From a songwriting standpoint, this is definitely one of Bowie's finest moments, and that's saying something. It should go without saying that Bowie is one of the best songwriters to ever exist, and "Heroes" is a prime example of this, with every song that has lyrics being standouts in their own right. Take the title track for example, a song that has become one of his most famous tracks ever. While there are plenty of songs on here that I could pick as an example and actually bring more (much needed) attention to them, I still feel like the title track is the best example of Bowie's lyrical prowess in his entire discography. Sure, it may not be as flooring as Life On Mars' lyrics, and some may even argue Ashes To Ashes also has stronger lyrics, but goddamn is the lyrics in this song just so far ahead of literally any other song I can think of. It's simply beautiful. It's magical. The lyrics alone would make this a top-tier Bowie song, which is saying something, so then just imagine him going all-out with the phenomenal instrumentation and giving a very emotional performance in the latter part of the track, and you have an instant hit. It's definitely one song that I'm certain everyone can agree is amazing beginning-to-end.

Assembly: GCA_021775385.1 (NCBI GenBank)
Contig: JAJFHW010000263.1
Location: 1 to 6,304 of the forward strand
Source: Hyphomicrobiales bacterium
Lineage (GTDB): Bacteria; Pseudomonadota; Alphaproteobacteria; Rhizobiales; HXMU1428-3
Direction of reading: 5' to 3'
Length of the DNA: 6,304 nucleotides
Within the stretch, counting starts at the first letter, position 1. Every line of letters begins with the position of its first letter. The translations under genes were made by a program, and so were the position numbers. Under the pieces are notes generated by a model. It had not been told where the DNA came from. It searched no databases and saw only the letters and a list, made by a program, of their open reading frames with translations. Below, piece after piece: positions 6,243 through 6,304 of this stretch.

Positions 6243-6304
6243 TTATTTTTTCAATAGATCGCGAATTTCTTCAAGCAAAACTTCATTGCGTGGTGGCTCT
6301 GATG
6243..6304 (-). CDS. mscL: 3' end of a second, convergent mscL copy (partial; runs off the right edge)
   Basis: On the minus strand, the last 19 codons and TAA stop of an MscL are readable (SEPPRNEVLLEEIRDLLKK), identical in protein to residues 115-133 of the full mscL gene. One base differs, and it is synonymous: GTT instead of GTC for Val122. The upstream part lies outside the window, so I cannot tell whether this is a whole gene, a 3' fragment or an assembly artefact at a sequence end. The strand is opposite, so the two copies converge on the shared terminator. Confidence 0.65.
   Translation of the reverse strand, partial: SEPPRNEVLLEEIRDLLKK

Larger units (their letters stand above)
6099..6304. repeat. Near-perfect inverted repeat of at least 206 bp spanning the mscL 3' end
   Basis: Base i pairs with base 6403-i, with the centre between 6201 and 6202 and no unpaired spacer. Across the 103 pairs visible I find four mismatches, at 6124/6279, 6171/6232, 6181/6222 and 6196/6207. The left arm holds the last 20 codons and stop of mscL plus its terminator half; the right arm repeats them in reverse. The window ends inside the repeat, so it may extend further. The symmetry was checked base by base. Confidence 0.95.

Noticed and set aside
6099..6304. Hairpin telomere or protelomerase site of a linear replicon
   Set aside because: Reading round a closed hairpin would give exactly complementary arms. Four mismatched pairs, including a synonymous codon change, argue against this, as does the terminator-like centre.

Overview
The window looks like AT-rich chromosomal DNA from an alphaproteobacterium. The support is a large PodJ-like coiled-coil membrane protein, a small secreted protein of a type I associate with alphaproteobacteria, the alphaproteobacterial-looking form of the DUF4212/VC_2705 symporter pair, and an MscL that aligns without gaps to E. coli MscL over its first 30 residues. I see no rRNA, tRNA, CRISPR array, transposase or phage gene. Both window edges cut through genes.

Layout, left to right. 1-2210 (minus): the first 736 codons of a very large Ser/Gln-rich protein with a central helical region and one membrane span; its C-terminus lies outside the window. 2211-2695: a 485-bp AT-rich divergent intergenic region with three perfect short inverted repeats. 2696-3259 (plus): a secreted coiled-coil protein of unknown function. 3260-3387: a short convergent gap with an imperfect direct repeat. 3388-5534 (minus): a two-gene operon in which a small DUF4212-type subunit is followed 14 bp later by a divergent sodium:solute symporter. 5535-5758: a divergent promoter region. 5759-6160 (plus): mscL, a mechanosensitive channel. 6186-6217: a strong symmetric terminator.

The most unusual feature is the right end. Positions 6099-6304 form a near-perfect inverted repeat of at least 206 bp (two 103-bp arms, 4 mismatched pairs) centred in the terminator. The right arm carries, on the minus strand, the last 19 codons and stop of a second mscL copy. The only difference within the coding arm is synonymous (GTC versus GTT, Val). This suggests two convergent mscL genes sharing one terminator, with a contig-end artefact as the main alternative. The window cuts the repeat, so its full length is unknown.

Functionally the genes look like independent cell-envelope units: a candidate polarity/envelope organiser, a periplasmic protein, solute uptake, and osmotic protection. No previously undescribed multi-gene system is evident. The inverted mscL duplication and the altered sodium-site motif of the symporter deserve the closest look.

And that is just one of the tracks. Sure, it's the most famous song on the album, but it's still one track. Now imagine nine more songs of that quality. What you get is a fucking phenomenal listening experience. "Heroes" instantly sets itself apart from every other album in his discography by opening up with the highly experimental Beauty And The Beast. This is another song that I feel sits very high up there as one of Bowie's strongest lyrically, but its uncanny sound is what always grabs my attention. It's one of the most unique-sounding songs in Bowie's entire discography, making it one of the most attention-grabbing. And with the entire first side of the album keeping up the same momentum and quality in its experimentation and just being so excitement-inducing all throughout, you just get hit after hit. The fact that Joe The Lion of all songs is the one that leaves the least impact to me tells you all you need to know. I mean, how can a rocker with some stand-out guitar work from the one and only Robert Fripp possibly be considered weaker than anything else here? Well, just leave it to Bowie to write multiple other songs that stick out even more.